Monday, June 29, 2009

Hall of Fame exhibit 'Viva Baseball' focuses on Hispanics in baseball

This summer, the Baseball Hall of Fame in Cooperstown, N.Y., is marking its 70th anniversary with, among other highlights, Viva Baseball, its first permanent exhibit on Latin American baseball. At the exhibit's opening, former first baseman Orlando Cepeda spoke for the nine Latinos already inducted into the Hall. ''To be here today,'' he said, ``we went through some obstacles.''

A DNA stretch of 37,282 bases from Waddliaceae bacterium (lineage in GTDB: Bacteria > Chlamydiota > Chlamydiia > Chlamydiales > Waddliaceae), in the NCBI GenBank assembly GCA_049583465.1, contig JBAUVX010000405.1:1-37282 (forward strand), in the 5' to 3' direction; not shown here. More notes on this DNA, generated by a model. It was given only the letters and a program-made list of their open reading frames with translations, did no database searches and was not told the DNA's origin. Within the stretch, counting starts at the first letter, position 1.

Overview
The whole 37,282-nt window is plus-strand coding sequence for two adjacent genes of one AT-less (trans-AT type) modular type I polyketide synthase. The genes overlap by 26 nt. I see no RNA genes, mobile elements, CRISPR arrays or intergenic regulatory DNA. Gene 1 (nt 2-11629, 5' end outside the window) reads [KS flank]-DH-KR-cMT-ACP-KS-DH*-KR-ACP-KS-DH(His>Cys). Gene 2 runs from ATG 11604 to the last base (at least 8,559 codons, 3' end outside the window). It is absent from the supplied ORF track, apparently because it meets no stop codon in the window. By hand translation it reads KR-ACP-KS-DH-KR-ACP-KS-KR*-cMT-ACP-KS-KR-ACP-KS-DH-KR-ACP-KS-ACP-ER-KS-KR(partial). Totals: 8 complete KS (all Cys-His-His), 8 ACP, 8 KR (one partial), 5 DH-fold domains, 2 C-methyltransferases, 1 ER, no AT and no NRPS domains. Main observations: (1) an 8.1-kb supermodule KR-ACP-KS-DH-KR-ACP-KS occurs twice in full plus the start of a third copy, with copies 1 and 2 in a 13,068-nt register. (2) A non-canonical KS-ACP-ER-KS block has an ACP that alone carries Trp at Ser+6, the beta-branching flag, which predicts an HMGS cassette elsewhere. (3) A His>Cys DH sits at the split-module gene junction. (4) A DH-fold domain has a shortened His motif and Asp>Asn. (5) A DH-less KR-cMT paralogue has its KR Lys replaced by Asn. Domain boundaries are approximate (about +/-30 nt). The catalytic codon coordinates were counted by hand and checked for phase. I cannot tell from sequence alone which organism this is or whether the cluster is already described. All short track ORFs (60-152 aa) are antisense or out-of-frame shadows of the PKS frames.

Cepeda was referring to the racial prejudice and cultural incomprehension that Latinos have encountered since 1871, when Cuban third-baseman Estaban Bellan of the Troy Haymakers became the first Latino major leaguer. For more than seven decades after that, only ''white'' Latinos were allowed in the majors (and even they often felt uncomfortable) -- until Jackie Robinson integrated the game in 1947. Many took Anglo names or otherwise downplayed their roots. Even Ted Williams, one of the best-known players in baseball history, got through his entire career without publicly mentioning the fact that his mother was Mexican American.

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